Broken rice is exactly what it sounds like: rice grains that have broken into stubby little fragments during the threshing process. When cooked, it results in fluffier and firmer rice than its unbroken equivalent—almost like al dente couscous. Broken jasmine rice is a staple of Vietnamese cooking and one of Little Saigon’s fundamental dishes.
In Vietnamese restaurants, broken rice (com tam) is almost never eaten alone, but served as part of massive, homey combo plates. It’s the component around which the dishes are built. Com Tam Tran Quy Cap in Fountain Valley offers dozens of variations on the platter, each with an assortment of grilled, shredded, or cured meats. Order the largest combos, such as the one with grilled shrimp and grilled pork sausage, shredded pork skin, a frittata-like egg cake, and a shrimp mousse wrapped in flaky fried tofu skin.
There’s no such restraint at Com Tam Thuan Kieu. The restaurant’s most popular broken-rice plates are served with a whopping seven accompaniments. Each plate is like its own banquet, with options such as ruddy Chinese sausages, shatteringly crisp egg rolls, charbroiled chicken, and more—a family-size feast in one dish.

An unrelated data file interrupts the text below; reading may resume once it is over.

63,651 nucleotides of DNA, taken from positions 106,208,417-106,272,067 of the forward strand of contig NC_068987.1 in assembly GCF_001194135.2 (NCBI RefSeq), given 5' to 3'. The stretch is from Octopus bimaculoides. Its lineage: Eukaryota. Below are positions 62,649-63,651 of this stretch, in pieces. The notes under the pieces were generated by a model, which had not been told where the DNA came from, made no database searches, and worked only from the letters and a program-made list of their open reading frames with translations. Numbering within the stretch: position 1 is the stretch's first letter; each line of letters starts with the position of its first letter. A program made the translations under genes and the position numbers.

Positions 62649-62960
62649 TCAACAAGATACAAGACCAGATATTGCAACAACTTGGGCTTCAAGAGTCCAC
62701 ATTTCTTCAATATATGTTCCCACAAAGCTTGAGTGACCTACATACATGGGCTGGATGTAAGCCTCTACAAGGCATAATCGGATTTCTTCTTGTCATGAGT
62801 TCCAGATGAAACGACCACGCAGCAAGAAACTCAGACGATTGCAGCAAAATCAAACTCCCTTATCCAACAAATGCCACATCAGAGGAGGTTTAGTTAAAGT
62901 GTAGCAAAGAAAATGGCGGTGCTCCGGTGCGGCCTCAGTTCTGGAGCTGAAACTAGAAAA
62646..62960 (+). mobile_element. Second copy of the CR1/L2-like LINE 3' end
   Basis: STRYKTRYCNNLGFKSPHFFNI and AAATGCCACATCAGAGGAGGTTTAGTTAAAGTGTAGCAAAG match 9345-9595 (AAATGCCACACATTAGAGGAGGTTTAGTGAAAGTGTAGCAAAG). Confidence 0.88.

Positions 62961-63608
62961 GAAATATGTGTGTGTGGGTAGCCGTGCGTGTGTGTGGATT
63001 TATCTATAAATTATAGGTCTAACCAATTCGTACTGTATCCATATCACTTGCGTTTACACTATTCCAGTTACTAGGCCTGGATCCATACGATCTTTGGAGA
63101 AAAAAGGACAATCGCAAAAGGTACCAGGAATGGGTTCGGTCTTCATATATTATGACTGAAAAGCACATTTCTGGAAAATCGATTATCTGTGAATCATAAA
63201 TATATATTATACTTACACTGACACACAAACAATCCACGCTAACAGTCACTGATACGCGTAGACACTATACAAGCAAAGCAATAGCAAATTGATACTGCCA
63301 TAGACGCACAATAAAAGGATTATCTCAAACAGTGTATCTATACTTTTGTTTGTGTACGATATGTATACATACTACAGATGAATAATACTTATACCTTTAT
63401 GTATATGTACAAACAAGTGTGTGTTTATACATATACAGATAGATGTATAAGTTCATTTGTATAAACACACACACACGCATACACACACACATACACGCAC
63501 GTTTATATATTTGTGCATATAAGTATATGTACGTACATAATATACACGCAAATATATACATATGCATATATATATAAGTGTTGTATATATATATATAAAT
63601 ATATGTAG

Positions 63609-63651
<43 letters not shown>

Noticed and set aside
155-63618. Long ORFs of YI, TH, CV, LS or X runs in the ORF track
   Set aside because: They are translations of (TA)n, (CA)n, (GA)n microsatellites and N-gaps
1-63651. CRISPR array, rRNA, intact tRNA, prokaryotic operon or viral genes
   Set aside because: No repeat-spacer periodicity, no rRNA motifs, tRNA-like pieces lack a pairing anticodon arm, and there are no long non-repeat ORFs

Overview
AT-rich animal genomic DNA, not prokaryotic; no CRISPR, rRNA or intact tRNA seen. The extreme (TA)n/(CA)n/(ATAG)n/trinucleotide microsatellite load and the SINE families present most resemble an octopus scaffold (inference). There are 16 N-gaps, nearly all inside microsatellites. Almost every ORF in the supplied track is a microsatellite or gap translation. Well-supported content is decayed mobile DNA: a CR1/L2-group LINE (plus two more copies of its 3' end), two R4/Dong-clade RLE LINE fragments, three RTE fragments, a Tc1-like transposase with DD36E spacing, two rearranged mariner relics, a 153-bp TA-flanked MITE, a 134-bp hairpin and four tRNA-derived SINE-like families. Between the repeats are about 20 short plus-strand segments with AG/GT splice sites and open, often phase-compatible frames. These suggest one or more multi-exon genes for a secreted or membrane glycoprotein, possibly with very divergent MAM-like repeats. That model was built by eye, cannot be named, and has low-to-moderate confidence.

Old-time stalwart Thanh is more minimalist. Most tables opt for broken-rice plates with one or two accompaniments, showcasing the rice itself. But just as good are Thanh’s barbecue pork chops, lightly charred, faintly sweet things lacquered with sauce and draped over the rice. For even more decadence, opt for one of the combos capped with a fried
Com Tam Thuan Kieu serves more than 50 types of broken rice, but it’s not the restaurant’s only specialty. When you’re tired of rice, try the bun cha ha noi, Hanoi’s deconstructed take on the noodle bowl with perfectly charred pucks of pork sausage, springy rice noodles, and a basket of fresh herbs and vegetables.
Com Tam Thuan Kieu
14282 Brookhurst St., Garden Grove
Com Tam Tran Quy Cap
16175 Harbor Blvd., Fountain Valley
9872 Bolsa Ave. Westminster
Photographs by Priscilla Iezzi